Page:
For many years , experts on leadership focused their attention on what has become known as the trait theory of leadership. It rests on the idea that leaders possess certain physical or psychological characteristics that enable them to "stand above the pack." For example, a person as a leader might be tall, intelligent , or achievement oriented.
This approach often concentrated on historical figures like Napoleon and Caesar. Experts concluded that leaders were born, not made. While a few experts give some credence to trait theory, no definitive list of essential characteristics exists, leading to a declining interest in the topic. The few lists that do exist are value laden.
Nevertheless, the work of Edwin Ghiselli and Ralph Stogdill has provided some useful insights. They look at two categories of traits: personality and motivational. Personality traits include intelligence, initiative, self-assurance, and others; motivational traits include needs for financial reward, self-actualization, and power. They attempt to associate these traits with characteristics like supervisory ability, achievement, intelligence, honesty, and self-confidence and determine that leadership ability is associated with judgment and verbal ability. They conclude, however, that a person could not be associated with a specific set of traits.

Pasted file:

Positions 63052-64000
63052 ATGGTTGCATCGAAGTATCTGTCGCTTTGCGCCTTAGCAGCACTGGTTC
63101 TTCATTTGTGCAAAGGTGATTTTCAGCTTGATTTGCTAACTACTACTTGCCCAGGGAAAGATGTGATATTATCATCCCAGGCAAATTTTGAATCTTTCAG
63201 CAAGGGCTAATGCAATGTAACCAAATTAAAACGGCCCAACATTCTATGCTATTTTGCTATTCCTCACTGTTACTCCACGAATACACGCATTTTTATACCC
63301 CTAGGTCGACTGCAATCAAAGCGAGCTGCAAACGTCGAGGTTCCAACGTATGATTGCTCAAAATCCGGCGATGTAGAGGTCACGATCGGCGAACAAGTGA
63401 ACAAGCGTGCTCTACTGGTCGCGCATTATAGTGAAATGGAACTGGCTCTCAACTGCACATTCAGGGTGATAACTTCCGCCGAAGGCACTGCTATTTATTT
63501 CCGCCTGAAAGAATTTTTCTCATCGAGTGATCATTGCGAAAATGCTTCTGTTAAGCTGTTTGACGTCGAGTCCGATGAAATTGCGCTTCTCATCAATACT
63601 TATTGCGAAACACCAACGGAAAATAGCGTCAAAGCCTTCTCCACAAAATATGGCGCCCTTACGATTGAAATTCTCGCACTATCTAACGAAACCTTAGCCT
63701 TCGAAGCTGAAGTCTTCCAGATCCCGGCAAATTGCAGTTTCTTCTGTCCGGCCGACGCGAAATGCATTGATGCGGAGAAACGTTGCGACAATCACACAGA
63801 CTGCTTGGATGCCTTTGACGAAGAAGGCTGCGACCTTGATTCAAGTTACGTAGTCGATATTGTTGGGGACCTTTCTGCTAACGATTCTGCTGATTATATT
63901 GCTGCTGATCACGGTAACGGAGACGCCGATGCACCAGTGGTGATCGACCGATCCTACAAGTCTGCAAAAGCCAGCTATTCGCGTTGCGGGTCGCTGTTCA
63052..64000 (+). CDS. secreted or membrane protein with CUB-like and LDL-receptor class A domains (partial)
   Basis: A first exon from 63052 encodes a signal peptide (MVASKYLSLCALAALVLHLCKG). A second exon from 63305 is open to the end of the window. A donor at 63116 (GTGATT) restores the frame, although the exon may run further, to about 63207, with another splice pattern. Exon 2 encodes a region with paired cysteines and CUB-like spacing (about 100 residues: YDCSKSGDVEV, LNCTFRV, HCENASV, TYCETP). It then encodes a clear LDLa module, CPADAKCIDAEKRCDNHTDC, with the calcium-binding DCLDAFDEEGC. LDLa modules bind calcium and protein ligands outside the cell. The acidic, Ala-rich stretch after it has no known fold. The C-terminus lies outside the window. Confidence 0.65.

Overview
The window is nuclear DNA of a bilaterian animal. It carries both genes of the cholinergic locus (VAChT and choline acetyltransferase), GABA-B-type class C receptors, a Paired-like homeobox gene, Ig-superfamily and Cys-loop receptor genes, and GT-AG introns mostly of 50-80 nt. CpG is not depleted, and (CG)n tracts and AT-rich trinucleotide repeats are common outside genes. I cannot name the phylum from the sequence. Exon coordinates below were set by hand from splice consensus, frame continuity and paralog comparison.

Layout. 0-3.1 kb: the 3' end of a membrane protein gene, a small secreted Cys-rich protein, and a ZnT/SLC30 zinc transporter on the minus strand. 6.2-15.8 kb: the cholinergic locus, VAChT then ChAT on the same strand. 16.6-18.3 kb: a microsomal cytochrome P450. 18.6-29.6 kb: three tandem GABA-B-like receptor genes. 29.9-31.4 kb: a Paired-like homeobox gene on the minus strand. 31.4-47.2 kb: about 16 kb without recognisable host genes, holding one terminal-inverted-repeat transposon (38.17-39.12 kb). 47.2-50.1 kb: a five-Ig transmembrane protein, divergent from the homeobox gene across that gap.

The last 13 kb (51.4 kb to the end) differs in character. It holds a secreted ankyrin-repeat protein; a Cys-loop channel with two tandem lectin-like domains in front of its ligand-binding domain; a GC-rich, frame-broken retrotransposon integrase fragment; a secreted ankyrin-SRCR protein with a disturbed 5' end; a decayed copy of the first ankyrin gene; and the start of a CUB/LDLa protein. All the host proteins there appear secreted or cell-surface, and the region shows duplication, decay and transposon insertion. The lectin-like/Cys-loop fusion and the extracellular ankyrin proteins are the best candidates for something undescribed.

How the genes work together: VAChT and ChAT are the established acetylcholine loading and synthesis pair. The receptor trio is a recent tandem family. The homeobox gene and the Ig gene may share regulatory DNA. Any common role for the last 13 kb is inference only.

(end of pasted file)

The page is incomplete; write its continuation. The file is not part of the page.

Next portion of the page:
Interestingly, if one trait seems to stand out under contemporary leadership studies, it is that a leader's effectiveness depends on whether he or she is people oriented. Some common characteristics of leaders include being expressive, honest, trustworthy, warm, and cooperative. Leadership effectiveness tends to decline, however, with characteristics like being aloof, impersonal, and cautious. 
 James H. Donnelly, James L. Gibson, and John M. Ivancevich, Fundamentals of Management , Business Publications, Inc., Piano, TX 1981, pp. 291 “294.
 Lorne Hartman, A psychological analysis of leadership effectiveness, Strategy & Leadership , p. 31, October-December 1999.